“Reader’s Guide,” New Era, Aug. 2002, 49
President Hinckley challenged the youth of the Church to be educated and trained to meet the demands of the working world (see “Be Smart,” page 30). With the help of your ward or stake employment specialist, hold a career fair as a combined activity. With the approval of your priesthood leaders, invite guest speakers from your ward and stake to talk about their careers and how they prepared for the work they do.
Elder Robert D. Hales tells us we can discover the process by which testimony comes by studying the lives of the prophets (see “How You Can Know,” page 40). Plan an evening with the prophets. Assign individuals to share a story each about a latter-day prophet. Use visual aids such as photographs, slide presentations, or videos, if you can.
• Bring a glass of water to class, and have your friend complain about being very thirsty. You say you’re thirsty, too, then drink the water while your friend looks on. The point: When others are thirsty and you have living water—or the gospel of Jesus Christ (see John 4:10, 13–14)—it’s not fair to quench your thirst and not your neighbor’s. Be a missionary and share the gospel.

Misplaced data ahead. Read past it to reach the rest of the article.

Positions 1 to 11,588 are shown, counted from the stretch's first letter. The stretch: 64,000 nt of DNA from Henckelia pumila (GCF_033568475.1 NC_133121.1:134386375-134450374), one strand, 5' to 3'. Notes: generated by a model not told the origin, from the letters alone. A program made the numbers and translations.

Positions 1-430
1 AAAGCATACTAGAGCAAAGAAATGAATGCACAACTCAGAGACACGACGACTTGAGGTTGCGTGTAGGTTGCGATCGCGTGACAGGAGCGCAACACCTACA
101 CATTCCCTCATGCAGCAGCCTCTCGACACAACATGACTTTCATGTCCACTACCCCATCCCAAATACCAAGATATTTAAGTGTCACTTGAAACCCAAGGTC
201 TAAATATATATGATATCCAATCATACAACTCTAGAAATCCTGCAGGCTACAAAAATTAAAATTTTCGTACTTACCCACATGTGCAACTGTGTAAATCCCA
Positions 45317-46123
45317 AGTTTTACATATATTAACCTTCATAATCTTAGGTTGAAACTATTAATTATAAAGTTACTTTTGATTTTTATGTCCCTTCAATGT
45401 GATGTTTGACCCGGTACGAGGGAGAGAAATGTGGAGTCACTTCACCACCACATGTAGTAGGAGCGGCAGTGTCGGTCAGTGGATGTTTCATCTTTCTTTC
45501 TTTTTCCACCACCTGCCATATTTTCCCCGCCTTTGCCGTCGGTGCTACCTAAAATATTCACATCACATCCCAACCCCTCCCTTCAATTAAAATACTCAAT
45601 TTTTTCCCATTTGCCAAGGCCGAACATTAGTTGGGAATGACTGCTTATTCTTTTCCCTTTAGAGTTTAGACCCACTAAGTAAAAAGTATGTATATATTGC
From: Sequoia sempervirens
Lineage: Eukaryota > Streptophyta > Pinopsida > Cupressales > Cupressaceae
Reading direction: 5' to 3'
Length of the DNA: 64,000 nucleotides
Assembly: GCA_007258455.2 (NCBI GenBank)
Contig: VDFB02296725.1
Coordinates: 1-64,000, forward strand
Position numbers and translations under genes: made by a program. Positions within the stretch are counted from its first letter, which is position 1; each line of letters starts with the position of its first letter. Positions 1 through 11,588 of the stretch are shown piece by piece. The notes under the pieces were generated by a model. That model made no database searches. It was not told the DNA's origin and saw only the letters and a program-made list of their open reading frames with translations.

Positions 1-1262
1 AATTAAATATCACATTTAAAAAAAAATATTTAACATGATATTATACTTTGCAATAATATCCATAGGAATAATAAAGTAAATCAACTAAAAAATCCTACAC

“There is no knight in black armor with such power as you may have if you live righteously,” says President Boyd K. Packer in “A Few Simple Lessons” on page 4. Read D&C 27:15–18, then describe the whole armor of God with a poem or story; a painting or sculpture; a photograph or drawing. Display your work where you can see it each day.
Elder Dallin H. Oaks says that “instead of being judgmental about others, we should be concerned about ourselves” (see “The Challenge to Become,” page 12). For two weeks do not criticize or judge anyone, especially members of your family. Record your experiences and feelings in your journal, then try it again—this time for a month!
• Can anyone in your family sculpt shrubs or create art out of old engine parts? How about refinishing a scratched and peeling table? Learn a new craft as a family and fill your house with your own creative work like the Rogers family did in “Carving a Character,” page 20.
• Help others in your community “Be Smart” (page 30) by volunteering to help with tutoring programs. Concentrate your efforts in an area in which you excel.